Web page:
8 things I absolutely adore about the new Nissan Z car

As I write this story, my two screens get an updated wallpaper. As a motoring journalist, you would expect that they’re going to be cars and you’d be correct.

What I have as a background to my workspace is the latest Nissan Z car. If you can recall, the Japanese automaker has previewed the two-seat coupe in prototype form called the Z Proto last year. This time around, the production version has been revealed – and Nissan has definitely hit a home run with this latest offering.

No, I’m not talking about the design alone. The new-generation Nissan Z, which would be available in the US as a 2023 model, has a lot of great things to offer despite riding on an aging platform.

That said, here’s a list of all the things that Nissan got right with the new Z car. And oh, don’t call it something else. Just Z—the Nissan Z.

Grille issue

The Nissan Z’s heritage dates back to 1969 when the automaker introduced the Fairlady Z, also known as the Datsun 240Z in the US. The new version has perfectly captured the things that made the first Z car great, which includes the squared-off grille that made its way to 2021. 

But the Z Proto’s version of the intake was a talking point, to say the least, which Nissan corrected in production form by making the mesh more visible. That was a subtle yet effective mode. Nice.

Try not to stare

Headlights are among the most important design details that automakers pay a lot of attention to. With the new Z, Nissan was in the zone with how its designers executed a simple yet intricate design. The DRLs serve as a highlight; call them eyelashes if you want, but they do look fantastic even in just press images.

Oh, those taillights

Just look at red, neon sign-like taillights. Nissan didn’t bother to create an elaborate design for the rear lighting effect. Draw a thin line, round the corners, and call it a day – reminiscent of what was on the 300ZX.

Call it lazy or maybe even call it uninspired; for me, I’m calling it working smart. Punching the hearts of enthusiasts with nostalgia with the least effort – and for me, it works. I love it.

Curves that matter

Curves? What curves? In fact, the Nissan Z only has a few curves to prove a point: you don’t need elaborate lines and overstyled shoulders to create a great-looking car. With the exception of the chiseled hood that point your eyes toward the emblem, the Nissan Z didn’t need to put so many unnecessary details to catch everyone’s attention.

Minimalist, as many would call this. I call it perfection.

Elevating what’s familiar

Honestly, the Nissan Z’s cabin is very familiar, especially looking at the door-mounted A/C vents and the thick middle console with a singular cupholder.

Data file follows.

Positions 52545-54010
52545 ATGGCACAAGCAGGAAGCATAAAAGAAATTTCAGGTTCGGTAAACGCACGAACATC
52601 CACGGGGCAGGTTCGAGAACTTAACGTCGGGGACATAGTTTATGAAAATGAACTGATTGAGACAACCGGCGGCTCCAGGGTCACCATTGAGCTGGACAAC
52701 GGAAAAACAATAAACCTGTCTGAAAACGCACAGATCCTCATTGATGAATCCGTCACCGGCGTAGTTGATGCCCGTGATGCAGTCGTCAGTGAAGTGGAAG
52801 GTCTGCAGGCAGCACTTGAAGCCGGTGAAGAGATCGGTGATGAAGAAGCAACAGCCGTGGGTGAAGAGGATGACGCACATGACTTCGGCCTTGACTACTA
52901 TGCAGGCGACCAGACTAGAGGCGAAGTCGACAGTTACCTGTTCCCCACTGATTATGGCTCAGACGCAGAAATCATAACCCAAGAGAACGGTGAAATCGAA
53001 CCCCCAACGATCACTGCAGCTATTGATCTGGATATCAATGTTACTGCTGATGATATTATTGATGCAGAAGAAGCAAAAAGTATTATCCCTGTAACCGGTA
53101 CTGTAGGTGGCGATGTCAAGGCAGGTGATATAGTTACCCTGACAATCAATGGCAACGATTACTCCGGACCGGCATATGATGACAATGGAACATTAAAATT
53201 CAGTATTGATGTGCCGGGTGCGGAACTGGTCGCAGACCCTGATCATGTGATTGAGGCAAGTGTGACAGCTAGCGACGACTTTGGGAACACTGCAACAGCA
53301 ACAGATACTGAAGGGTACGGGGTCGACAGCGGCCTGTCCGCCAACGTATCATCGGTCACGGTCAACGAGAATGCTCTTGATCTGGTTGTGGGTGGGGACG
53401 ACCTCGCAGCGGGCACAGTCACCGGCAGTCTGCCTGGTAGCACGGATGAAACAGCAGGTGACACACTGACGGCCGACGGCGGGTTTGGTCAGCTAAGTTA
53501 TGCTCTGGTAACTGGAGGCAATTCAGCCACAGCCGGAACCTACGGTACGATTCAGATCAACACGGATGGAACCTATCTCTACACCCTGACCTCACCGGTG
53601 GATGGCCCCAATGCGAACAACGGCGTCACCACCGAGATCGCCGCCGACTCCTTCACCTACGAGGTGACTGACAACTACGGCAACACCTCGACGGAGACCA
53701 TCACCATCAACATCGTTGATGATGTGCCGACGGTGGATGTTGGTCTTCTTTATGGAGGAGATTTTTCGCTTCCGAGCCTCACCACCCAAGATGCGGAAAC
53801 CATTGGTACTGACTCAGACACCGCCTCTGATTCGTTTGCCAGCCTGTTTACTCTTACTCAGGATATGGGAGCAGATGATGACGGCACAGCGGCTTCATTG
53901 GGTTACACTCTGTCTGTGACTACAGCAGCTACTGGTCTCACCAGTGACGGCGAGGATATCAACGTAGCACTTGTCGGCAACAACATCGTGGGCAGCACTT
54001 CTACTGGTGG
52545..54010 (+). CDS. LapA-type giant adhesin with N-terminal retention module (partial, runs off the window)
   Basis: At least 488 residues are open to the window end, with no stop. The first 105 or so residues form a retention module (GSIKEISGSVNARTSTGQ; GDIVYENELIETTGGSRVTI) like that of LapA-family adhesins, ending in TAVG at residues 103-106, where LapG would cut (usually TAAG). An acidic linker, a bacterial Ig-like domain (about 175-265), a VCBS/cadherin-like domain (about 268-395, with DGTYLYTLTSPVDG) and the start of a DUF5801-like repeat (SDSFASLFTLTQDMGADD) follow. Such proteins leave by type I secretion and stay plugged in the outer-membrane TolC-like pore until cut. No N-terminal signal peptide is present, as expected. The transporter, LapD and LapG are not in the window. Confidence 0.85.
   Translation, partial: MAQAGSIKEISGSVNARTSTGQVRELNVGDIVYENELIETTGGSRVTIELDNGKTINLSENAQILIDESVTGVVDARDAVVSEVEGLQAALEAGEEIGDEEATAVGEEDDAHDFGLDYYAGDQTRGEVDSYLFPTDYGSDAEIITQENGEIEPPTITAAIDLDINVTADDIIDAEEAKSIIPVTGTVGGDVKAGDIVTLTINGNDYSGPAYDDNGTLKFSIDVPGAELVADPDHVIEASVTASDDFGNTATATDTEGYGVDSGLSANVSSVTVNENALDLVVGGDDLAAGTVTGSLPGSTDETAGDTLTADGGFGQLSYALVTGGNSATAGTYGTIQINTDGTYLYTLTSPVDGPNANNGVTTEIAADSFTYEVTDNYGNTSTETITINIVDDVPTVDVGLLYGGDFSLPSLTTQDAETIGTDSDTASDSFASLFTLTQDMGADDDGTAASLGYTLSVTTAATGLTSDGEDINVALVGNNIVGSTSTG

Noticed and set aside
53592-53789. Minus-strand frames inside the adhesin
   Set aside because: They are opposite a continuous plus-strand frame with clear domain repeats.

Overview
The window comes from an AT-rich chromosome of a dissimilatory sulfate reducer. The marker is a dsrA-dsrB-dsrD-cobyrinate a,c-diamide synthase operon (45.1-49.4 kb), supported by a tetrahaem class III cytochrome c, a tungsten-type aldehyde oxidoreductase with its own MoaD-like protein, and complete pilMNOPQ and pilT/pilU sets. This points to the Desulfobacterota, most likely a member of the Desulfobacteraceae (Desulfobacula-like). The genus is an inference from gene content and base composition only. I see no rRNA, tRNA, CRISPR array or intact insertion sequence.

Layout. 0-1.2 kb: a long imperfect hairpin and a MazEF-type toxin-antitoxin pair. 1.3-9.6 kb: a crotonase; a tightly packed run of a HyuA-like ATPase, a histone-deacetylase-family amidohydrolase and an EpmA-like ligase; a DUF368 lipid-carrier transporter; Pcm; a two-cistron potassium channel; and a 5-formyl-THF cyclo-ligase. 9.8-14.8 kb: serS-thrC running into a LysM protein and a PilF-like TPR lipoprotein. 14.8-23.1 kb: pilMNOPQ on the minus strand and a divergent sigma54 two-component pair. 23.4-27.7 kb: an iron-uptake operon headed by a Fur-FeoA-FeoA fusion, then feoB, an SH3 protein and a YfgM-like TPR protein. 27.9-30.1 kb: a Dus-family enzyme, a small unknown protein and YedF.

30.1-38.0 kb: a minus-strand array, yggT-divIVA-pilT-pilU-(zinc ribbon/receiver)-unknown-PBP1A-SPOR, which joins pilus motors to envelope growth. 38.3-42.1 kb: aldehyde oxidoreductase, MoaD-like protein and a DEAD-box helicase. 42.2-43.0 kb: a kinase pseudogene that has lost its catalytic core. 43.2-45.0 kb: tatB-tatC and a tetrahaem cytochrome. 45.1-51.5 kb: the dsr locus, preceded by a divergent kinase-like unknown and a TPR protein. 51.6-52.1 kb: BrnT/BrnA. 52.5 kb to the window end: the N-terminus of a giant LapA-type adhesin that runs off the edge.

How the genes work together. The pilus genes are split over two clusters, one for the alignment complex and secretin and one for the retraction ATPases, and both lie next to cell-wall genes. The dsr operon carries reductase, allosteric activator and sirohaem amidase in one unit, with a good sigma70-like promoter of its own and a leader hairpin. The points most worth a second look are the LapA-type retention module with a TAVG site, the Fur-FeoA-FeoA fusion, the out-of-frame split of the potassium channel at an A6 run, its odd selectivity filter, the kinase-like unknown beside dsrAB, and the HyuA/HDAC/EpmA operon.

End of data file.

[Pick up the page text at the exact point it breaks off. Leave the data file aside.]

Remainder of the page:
But Nissan elevated the familiar layout and gave it a modern touch. Knobs and buttons are minimal, plus the massive touchscreen infotainment screams modern. I just hope that it works and looks up to par with today’s generation of display screens.

And those blue seats

I am not a fan of non-black or gray interiors but those blue seats and trims in the Z’s cabin are such eye candy. I have yet to recall seeing a car with this shade of blue and frankly, it’s refreshing. For an aging platform to get a youthful-looking pair of undergarments, it surprisingly works for me.

Supra, beware

One of the highlights that the production Nissan Z carries is its engine, (which wasn’t disclosed with the Z Proto)—lo and behold, a twin-turbo 3.0-liter V6 that spews out 400hp and 475Nm of torque. These numbers are 68hp and 108Nm more than the outgoing 370Z, mind you, plus peak torque enters as early as 1,600 rpm, so yes, we know that the Z car will be punchy as early as today.

More importantly, the Nissan Z has more horses than the most powerful stock Toyota GR Supra around, which is rated at 382hp. That said, Toyota should watch its back as Nissan’s certainly not slacking around with its two-seat coupe.

Rendering fan service

A six-speed manual transmission in a 400-hp sports car? What’s not to love? While Toyota made do by dropping the manual in the latest version of the Supra, Nissan decided to keep it pure by offering a Z car with a stick shift AND a mechanical hand brake. How’s that for fan service?

The question is: when?

If it isn’t obvious, the new Nissan Z car has delighted my senses. In fact, I could go on and on and tell you that this is the greatest creation that the Japanese brand has ever made – but of course, that would be a blatant lie, at least until I get to drive one.

Which brings us to the question – when will the new Nissan Z car arrive in the Philippines? Your guess is just as good as ours right now but we’re expecting it by 2024 if circumstances permit. But frankly, it couldn’t come any sooner.

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